At the master's nod, the ninja, Yuri, poured three cups of tea. Master Koyama was offered his choice.

"You were very clever, Yuri," Master Koyama praised.

"I thank you, honored father-in-law," said a low, female voice. "I have a humble request."

"Speak."

The female ninja went to her knees and bowed until her forehead rested on the mats. "I wish to seek out the foreigner. He killed my husband and I ask the right to hunt him down."

Master Koyama frowned a moment over his tea. "You will die by the sword of Battousai."

"If that is my destiny," she bowed again.

"Then go."

"Master," said the second ninja as soon as she left. "Was that wise?"

"It is much better to have her go with my permission than to have her try something without my permission and then have the annoyance of hunting her down." Master Koyama sipped his tea. "Who knows? Perhaps she might even succeed."
*************

Himura Kenshin sat back against the wall, his blade in a ready position. The swordsman studied his charge. /My master is wrong,/ he thought, /this foreigner is not as hairy as a monkey. I have seen other men who have as much hair./ The foreigner was sleeping, but not calmly. He tossed on his mat, groaning softly. He said something, with a tone of desperation. Kenshin listened. He could sense no one outside, but if Algren's nightmare caused him to cry out more loudly. . .

"Ahgehn-san," Kenshin spoke softly. With a gasp, Algren sat up and stared around, as if he didn't know where he was. He drew up his knees, put his head in his hands and groaned.

"Ahgehn-san," Kenshin repeated. "What do you dream?"

Algren shook his head. "Not dreamed this for long time," he struggled with the words. "In dreams - I am back. It was Washita River."

"Washita," Kenshin repeated, it sounded almost Japanese.
"There were people, a village, I said to my leader they are not the enemy. They kill. Women, children kill, I say no, no, but they don't stop." He closed his eyes. "Not good death. Not good."

"Hai," Himura nodded. "This one also has seen such things. It is hard in war to know who is the enemy and who is not." He felt some of his own demons come stealing to look him in the eye. He looked back into the faces of the dead. /This will not happen again, I will not let it./

"I shamed. I keep seeing," Algren paused. "So, I drink whiskey not to dream."

"Ou-ee-skee?" Kenshin tried the unfamiliar word.

"Like sake," Algren sighed. "I stopped dream in Himeji. Why does it come now?"

"There is no understanding dreams, Ahgehn-san." Kenshin rubbed his eyes. "You must watch now, while I sleep a little. Then we must go."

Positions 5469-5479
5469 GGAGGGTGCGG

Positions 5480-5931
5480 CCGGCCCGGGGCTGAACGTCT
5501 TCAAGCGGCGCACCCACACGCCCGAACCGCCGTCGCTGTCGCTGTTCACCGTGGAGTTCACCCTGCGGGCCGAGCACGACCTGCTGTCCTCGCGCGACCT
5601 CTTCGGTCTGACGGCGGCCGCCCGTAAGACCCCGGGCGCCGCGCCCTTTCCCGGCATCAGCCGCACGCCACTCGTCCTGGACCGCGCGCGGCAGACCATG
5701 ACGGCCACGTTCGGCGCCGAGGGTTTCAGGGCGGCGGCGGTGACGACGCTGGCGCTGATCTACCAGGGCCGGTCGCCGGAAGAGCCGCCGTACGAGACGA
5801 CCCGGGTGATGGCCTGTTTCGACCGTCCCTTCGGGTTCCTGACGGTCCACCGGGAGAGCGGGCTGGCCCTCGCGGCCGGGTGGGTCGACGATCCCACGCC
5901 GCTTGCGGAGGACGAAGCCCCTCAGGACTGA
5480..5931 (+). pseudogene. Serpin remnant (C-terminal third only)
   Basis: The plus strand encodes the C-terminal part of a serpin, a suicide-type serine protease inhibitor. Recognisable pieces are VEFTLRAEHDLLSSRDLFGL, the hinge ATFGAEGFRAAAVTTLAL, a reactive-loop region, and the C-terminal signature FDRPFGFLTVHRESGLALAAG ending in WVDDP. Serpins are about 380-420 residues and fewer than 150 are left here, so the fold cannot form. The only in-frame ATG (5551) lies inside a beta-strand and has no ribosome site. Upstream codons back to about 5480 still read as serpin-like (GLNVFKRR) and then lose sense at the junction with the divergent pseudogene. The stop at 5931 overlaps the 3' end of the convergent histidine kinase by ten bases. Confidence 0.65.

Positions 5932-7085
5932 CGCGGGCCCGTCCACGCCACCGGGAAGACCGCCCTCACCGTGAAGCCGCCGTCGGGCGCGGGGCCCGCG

"Where do you take me, Himura-san?" Algren asked. He sat back against the wall of the shed, his acquired kodaichi across his knees.

"Where does Ahgehn-san wish to go?" Kenshin answered with another question.

"Himeji village. Yoshino Province." Algren's voice was firm.

"Then that is where this one shall take him." Kenshin lay down and closed his eyes. /"I drink whiskey not to dream."/ Battousai understood that. He'd seen too many old comrades drinking sake for that reason. He willed himself not to dream. It worked for the short period before Algren woke him. They silently rolled up the mats.

"Ahgehn-san should have this before we go further," said Kenshin and handed over the sword guard that the Emperor had given him.

Algren looked at the two tigers chasing each other. "This should go to Higen." He hunted about the shed until he found a piece of cord that he strung through the sward guard and dropped it about his neck. The stars were still out as the two men crept away from the Doctor's house. By the time the sun peeped over the eastern horizon, they were outside the city and walking along a dirt road. Algren kept his head down; avoiding the eyes of the people coming into the city.

They stepped off the path and out of the way as a carriage rolled through the traffic. A man in European formal wear sat in the back.

"He looks like one of the Genro," Algren remarked.

"Possibly," Kenshin agreed as they began to walk again. "This one does not know all the members."
Algren fingered the sword guard under his haori, he was deep in thought. "Before we left Himeji, Katsumoto made Higen his heir."

"Who is Higen?" asked Kenshin.

"The son of Taka-san, Katsumoto's sister. . ." Algren stopped and looked at Kenshin. "Katsumoto ruled Yoshino, yes?"

"In many ways, yes," Kenshin wondered where this was leading.

"So, now, Higen rules Yoshino. What if something happens to Higen? Who rules Yoshino?"

Kenshin stopped now, suddenly seeing very clearly. "It would be someone the Genro would appoint."

"Someone Omura rules, yes?"

"Hai," Kenshin frowned. "Hai, this one sees."

"That was why I dream," said Algren. "I dream of village attack. Omura attack village once, he will attack again. I must go to Himeji. I must protect Higen. We must go fast." He frowned. A train whistle startled the countryside. Algren suddenly grinned.

"Himura-san, have you ever ridden on a train?"

-tbc-

N.B. Master Koyama's comment was made by my husband during home viewing of the DVD. (I bought it)

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Comments
sharona1x2 From: sharona1x2 Date: May 26th, 2004 03:32 am (UTC) (Link)
I've seen a little Kenshin, and The Last Samurai is one of my current favorite movies. Initially, I wasn't sure how this story would read to someone who doesn't really know Kenshin, but I can see that it really isn't necessary to know much about Kenshin to be able to enjoy this.

I'm most happy with the parallels you've shown between Algren and Kenshin. I think their guilt over things in their past is fascinating, and I'm glad you decided to write about that.

I also have to say that it's a refreshingly wonderful experience to read a gen fic. Sometimes, I do like my action to be happening outside of the bedroom. ^_^

I'll be looking forward to the rest of this.
miko_no_da From: miko_no_da Date: May 26th, 2004 05:32 am (UTC) (Link)
I love you. I really do. I was hoping you'd put out more of this. Thank you!!!

I'm looking forward to more of Kenshin and Algren's interactions. I think they've got a lot in common. And the ninja ROCKED.
gakifang From: gakifang Date: May 27th, 2004 11:10 pm (UTC) (Link)
Wow. That's so very well written, and it fits perfectly with both worlds and with Knshin's and Algren's personalities. Wow. Can't wait for the next part.